After two years of outsourcing to factories there, last winter they shifted production to Carlsbad, California, about 30 miles (48 kilometers) from their home in San Clemente. “It’s probably 30 percent cheaper to manufacture in China,” Anderson says. Besides hassles including shipping, “it’s a question of, ‘How do I value my time at three in the morning when I have to talk to China?’” he says.
As costs in China rise and owners consider the challenges of using factories 12,000 miles and 12 time zones away, many small companies have decided manufacturing overseas isn’t worth the trouble. American production is “increasingly competitive,” says Harry Moser, founder of the Reshoring Initiative, a group of companies and trade associations trying to bring factory jobs back to the U.S. “In the last two years there’s been a dramatic increase” in the amount of work returning.
An April poll of 259 American contract manufacturers -- which make goods for other companies -- showed 40 percent of respondents benefited this year from work previously done abroad, Bloomberg Businessweek reports in its June 25 issue. Nearly 80 percent were optimistic about 2012 sales and profits, according to the survey by MFG.com, a website that helps companies find manufacturers.
“A decade ago you just went to China. You didn’t even look locally,” says Ted Fogliani, chief executive officer of Outsource Manufacturing Inc., the San Diego company working with LightSaver. “Now people are trying to come back. Everyone knows they’re miserable.”
For LightSaver, the decision was simple. Neither of the founders has ever been to China, which made communicating with manufacturers difficult. Components that were shipped from the U.S. sometimes got stuck in customs for weeks. And Anderson had to spend hours on the phone to explain tweaks in the product.
“If we have an issue in manufacturing, in America we can walk down to the plant floor,” Anderson says. “We can’t do that in China.” Anderson says manufacturing in the U.S. is probably 2 percent to 5 percent cheaper once he takes into account the time and trouble of outsourcing production abroad.
Dana Olson makes a living convincing small manufacturers that it pays to produce domestically. About 10 percent of the roughly 60 companies that his Minneapolis firm, Ecodev LLC, has worked with have moved manufacturing to the U.S. or decided not to send it overseas, and another half-dozen are considering similar moves.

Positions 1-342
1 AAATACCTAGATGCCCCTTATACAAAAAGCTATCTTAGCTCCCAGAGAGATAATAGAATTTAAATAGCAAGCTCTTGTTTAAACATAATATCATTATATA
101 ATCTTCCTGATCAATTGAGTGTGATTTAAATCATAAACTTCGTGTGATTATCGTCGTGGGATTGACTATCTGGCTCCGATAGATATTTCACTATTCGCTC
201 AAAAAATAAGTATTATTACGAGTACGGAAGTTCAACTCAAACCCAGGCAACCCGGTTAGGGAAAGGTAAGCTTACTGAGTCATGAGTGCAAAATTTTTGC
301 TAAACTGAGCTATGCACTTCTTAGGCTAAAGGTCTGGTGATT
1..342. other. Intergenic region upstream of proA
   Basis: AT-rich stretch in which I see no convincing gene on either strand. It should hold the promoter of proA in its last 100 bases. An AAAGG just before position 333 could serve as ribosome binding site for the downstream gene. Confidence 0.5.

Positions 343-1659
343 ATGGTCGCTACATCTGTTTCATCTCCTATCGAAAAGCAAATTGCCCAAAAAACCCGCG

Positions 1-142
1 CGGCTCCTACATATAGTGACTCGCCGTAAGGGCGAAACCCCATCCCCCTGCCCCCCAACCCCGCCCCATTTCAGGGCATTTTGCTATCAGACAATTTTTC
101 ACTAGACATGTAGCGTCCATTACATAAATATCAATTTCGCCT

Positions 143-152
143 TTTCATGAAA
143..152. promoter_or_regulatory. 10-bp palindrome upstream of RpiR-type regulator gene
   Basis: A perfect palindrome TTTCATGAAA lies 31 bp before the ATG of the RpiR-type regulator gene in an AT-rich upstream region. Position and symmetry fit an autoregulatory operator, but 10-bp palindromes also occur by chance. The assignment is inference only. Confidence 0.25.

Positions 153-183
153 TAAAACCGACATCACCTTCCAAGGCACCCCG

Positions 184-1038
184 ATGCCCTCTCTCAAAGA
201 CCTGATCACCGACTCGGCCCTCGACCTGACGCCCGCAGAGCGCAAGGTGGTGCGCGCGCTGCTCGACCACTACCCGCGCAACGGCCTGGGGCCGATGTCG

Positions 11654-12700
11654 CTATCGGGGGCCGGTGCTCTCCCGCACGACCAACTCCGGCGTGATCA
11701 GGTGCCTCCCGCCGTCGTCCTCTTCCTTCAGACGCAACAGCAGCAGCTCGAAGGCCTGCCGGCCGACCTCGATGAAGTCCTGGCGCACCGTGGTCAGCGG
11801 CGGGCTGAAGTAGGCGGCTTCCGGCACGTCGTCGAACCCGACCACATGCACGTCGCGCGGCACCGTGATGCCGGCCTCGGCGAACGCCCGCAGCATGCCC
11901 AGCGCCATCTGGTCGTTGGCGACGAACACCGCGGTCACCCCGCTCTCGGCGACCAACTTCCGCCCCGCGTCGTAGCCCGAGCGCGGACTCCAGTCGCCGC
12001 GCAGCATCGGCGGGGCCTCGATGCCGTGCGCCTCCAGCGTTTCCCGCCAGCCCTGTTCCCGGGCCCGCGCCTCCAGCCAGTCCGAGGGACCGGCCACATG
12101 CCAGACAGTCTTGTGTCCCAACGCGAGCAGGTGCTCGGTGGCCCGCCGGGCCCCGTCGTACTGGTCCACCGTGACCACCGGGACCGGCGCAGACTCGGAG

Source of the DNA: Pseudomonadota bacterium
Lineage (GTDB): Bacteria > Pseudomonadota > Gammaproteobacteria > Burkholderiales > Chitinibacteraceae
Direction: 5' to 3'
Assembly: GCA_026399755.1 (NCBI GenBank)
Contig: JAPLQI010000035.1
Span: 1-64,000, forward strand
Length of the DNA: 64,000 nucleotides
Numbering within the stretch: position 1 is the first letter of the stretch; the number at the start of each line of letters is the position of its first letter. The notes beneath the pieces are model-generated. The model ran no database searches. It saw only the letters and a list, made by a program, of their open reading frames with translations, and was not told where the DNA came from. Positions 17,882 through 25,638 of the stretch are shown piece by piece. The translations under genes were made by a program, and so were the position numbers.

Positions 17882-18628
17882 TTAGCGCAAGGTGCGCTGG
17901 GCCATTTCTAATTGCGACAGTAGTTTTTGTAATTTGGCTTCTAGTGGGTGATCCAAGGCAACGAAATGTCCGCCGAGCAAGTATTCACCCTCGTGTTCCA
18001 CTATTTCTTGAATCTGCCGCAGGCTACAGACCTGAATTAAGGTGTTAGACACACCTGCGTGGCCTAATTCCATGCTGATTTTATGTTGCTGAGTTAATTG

“There’s a growing sense, with the economy doing what it’s doing, of U.S. companies wanting to produce in the United States,” says Olson. “It’s very important to them to have ‘Made in the U.S.A.’ on their label again.”
Since 2008, Ultra Green Packaging, one of Olson’s clients, has used manufacturers in China to make compostable plates and containers from wheat straw and other organic materials. By year-end, Ultra Green expects to start producing the bulk of its wares at a plant in North Dakota to cut freight costs and protect its intellectual property.
“They’re infamous over there for knocking off” products, says Phil Levin, chairman of the 10-employee company. “All anybody needs to do is find a different factory and make a mold.”
For Unilife Corp., moving production to the U.S. helped it win regulatory approval for pre-filled syringes with retractable needles that make it almost impossible for medical personnel to accidentally stick themselves. Although the company used Chinese manufacturers for earlier offerings, syringes pre-loaded with medications are subject to stringent U.S. Food and Drug Administration rules.
Unilife in March 2011 began making its syringes at a $32 million, 165,000-square-foot plant it built in York, Pennsylvania. “The very thing in the U.S.A. that often-times we complain about --the complexity of the rules and the regulations -- works for us,” says Chief Executive Officer Alan Shortall. “FDA compliance is the main reason we’re here.”
Even with strong Mandarin skills, Brian Bethke grew frustrated with manufacturing in China. The co-founder of Pigtronix, which makes pedals that create electric guitar sound effects, discovered that he couldn’t adequately monitor quality at Chinese factories.
The original idea for the company was to develop products in the U.S. and make them in China, where Bethke was living. After several years of finding technical glitches in as many as 30 percent of pedals, the company decided to move production to Port Jefferson, New York. At its small factory in a Long Island office park, the company can run multiple tests on its products and even has a guitarist play each of the 500 to 1,000 pedals it sells monthly before they’re packed and shipped.
Pigtronix’s move back, completed three years ago, has helped improve cash flow. While manufacturing pedals in the U.S. can cost anywhere from three to six times as much as it does in China, Bethke says Pigtronix benefits from not having capital tied up in products that spend weeks in transit and then pile up in inventory.
“In China, you have high minimum quantities you have to order, so you’re building a couple thousand of every guitar pedal,” Bethke says. “Your carrying costs start to get huge.” Today the company only makes those pedals it’s confident it can sell quickly.
While goods for U.S. consumers are less likely to be made in China these days, overseas production may still make sense for companies that plan to target foreign markets.
“What we’re seeing is regionalization, buying stuff from manufacturers in the region where you’re going to sell it,” says Michael Degen, CEO of Nortech Systems Inc. (NSYS), a contract manufacturer based in Wayzata, Minnesota, that has eight factories in the U.S. and one in Mexico. “It’s very noticeable,” he says. “We’ve seen movement in terms of manufacturing in country for country.”
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